Evidence MBE Sample Questions Intro

Preparing for tests feels like a process that’s never fully complete. There is always one more resource to look over, practice tests to take, or guide to study. While it may feel like a never ending process, preparing for the MBE is especially important due to the impact it can have on the rest of your career as a law student.

What is the MBE?

The Multistate Bar Examination (MBE) may comprise up to 50% of your total Bar examination score depending on the state you take the examination. The MBE is a 200-question multiple-choice exam administered over two days. Each day consists of three hours to complete 100 questions.

The National Conference of Bar Examiners (NCBE) developed the MBE. It intends to “assess the extent to which an examinee can apply fundamental legal principles and legal reasoning to analyze given fact patterns.”

The MBE is provided as part of the Uniform Bar Examination (UBE) twice a year—on the last Wednesday in February and the last Wednesday in July. Depending on the jurisdiction, it can cost nearly $2,000 each time you take the MBE. Due to this, you must be as prepared as possible before taking the exam. The MBE is a large portion of your final score and gets divided into seven different legal subjects:

  • Civil Procedure
  • Constitutional Law
  • Contracts
  • Criminal Law and Procedure
  • Evidence
  • Real Property
  • Torts

We have created resources for each area of the MBE separately to aid you in your studies. This page contains a link to the Evidence MBE Sample Questions resource, but you may want to brush up on the basics of evidence law before moving onto the sample questions.

What is Evidence Law?

Evidence law deals with the legal concerns surrounding the admission and use of evidence during a legal trial. The rules of evidence law dictate what is admissible as evidence for consideration by a judge or jury during a trial. Evidence law also concerns what objections get raised regarding the admission of evidence. State and federal rules vary when it comes to the governance of evidence used in court.

In general, there are four types of evidence: documents, testimony, tangible evidence, and demonstrations. These types of evidence are separated into more specific kinds of evidence such as (but not limited to) the following:

  • Character Evidence –The evidence used to reflect on the character or typical behavior presented by a person involved in the case.
  • Analogical Evidence –The evidence that draws similarities to facts which the attorney is attempting to establish, such as statistical reports or case studies.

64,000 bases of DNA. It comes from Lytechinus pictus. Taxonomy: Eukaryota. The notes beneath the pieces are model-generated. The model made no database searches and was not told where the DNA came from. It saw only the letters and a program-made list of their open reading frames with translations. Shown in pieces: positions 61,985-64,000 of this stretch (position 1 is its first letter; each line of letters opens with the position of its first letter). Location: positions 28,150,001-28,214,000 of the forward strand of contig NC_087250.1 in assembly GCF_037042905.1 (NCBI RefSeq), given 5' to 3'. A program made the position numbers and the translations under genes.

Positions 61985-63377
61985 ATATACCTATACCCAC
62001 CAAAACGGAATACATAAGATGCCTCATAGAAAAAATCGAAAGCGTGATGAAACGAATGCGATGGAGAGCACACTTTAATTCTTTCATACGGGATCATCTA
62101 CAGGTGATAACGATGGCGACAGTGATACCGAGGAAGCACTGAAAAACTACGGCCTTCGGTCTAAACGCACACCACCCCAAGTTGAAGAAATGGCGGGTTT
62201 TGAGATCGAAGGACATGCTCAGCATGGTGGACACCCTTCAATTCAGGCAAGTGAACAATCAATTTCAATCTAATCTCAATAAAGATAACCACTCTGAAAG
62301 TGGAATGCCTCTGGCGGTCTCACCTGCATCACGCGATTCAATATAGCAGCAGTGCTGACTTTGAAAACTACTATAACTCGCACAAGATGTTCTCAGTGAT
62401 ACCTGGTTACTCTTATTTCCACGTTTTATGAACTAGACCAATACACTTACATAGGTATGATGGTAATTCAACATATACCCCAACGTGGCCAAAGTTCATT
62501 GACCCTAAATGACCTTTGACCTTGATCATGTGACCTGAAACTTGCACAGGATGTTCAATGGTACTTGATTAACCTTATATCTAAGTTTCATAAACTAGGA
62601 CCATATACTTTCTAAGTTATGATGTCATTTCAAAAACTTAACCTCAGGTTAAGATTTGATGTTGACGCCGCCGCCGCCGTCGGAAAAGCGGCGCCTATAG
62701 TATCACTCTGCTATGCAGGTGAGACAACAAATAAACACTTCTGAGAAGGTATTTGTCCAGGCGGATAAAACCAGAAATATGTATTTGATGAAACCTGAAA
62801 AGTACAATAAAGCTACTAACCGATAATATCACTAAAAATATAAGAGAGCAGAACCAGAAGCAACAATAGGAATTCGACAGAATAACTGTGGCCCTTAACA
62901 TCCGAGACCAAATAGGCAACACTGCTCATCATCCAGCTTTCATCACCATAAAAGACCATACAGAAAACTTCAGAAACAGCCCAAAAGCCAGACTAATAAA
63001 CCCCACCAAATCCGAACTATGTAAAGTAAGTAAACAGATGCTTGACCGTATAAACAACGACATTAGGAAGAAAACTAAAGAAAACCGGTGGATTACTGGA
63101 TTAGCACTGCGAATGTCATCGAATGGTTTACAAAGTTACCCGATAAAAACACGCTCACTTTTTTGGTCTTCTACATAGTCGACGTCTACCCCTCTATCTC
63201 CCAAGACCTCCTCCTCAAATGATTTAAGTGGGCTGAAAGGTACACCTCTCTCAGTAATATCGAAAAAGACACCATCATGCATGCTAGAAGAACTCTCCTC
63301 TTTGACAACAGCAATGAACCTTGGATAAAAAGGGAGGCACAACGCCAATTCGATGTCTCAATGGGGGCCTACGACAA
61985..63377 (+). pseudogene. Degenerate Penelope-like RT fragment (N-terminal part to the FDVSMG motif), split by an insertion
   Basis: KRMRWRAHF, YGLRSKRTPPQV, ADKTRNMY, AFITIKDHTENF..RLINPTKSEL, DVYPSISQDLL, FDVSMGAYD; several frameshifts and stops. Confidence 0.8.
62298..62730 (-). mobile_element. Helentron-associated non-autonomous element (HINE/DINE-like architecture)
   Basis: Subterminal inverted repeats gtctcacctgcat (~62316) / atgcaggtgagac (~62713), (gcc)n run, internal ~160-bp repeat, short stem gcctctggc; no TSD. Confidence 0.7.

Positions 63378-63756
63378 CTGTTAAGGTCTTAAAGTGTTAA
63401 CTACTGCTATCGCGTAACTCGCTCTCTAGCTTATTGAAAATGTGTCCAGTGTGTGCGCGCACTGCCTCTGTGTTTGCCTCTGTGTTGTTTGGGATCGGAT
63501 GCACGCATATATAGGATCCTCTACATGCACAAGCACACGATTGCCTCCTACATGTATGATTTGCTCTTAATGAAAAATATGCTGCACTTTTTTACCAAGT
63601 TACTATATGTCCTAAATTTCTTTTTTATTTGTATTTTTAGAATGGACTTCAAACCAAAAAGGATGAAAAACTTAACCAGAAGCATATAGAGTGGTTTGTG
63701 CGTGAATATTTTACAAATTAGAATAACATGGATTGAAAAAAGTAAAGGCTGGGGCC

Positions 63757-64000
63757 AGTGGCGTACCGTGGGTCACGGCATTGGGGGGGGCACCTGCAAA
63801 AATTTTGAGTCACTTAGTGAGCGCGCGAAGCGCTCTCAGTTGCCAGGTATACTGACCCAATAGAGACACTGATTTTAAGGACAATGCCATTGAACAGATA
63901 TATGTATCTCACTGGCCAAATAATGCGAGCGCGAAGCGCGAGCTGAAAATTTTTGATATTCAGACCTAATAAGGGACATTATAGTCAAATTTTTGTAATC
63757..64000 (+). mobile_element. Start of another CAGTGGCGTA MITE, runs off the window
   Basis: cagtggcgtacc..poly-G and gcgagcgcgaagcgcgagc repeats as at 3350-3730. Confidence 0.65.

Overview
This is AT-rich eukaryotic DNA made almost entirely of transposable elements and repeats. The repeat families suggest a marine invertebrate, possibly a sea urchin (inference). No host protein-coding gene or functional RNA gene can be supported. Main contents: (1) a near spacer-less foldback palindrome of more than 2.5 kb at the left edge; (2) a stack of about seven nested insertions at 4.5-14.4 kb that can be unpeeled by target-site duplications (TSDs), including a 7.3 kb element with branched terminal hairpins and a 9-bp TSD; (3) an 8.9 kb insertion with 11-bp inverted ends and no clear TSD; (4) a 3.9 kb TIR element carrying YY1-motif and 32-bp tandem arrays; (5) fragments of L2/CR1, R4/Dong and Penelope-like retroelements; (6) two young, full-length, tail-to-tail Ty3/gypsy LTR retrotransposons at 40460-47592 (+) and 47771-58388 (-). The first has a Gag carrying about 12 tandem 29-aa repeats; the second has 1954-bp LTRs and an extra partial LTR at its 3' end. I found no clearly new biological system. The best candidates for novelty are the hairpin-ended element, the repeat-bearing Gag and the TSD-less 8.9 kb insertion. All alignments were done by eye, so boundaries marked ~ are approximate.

• Demonstrative Evidence – The evidence used for a demonstration that shows how the crime or incident might have occurred, like with blood spatter analysis or bullet trajectory examples.
  • Physical Evidence –The evidence that is physical or tangible such as footprints, weapons with fingerprints or DNA, or hair found at the scene.

Evidence is often the lynchpin that holds the entire case together for either side of a dispute. Evidence may take many forms, and the rules governing the use of evidence are an essential piece of understanding for any aspiring attorney—especially one seeking to become a trial lawyer. Understanding the types of evidence, how evidence gets used, and how to properly admit material as evidence for court cases is imperative for attorneys on both sides of disputes.

Some important terms to know for evidence law are 1) circumstantial evidence, 2) corroborating evidence, and 3) hearsay.

  • Circumstantial evidence proves that known events occurred that could have led to the primary event being considered in the case. It’s used to establish the fact that there was a possibility or impossibility for the supposed act to have occurred.
  • Corroborating evidence, on the other hand, is supplemental evidence that supports other kinds of evidence like a witness
  • Hearsay is a statement made out of court which is often offered as corroborating evidence but wasn’t made under oath and, as such, is not often deemed admissible.

A deep understanding of evidence law can make or break a case for either side of the courtroom. Evidence plays a vital role in legal proceedings, and evidence law is one of the seven subject matters included in the official MBE test.

Fill out the form below to access the Evidence MBE Sample Questions resource. This resource presents you with questions similar to ones found on the real MBE and offered, in the same manner, to help you make the most of your bar exam opportunity.

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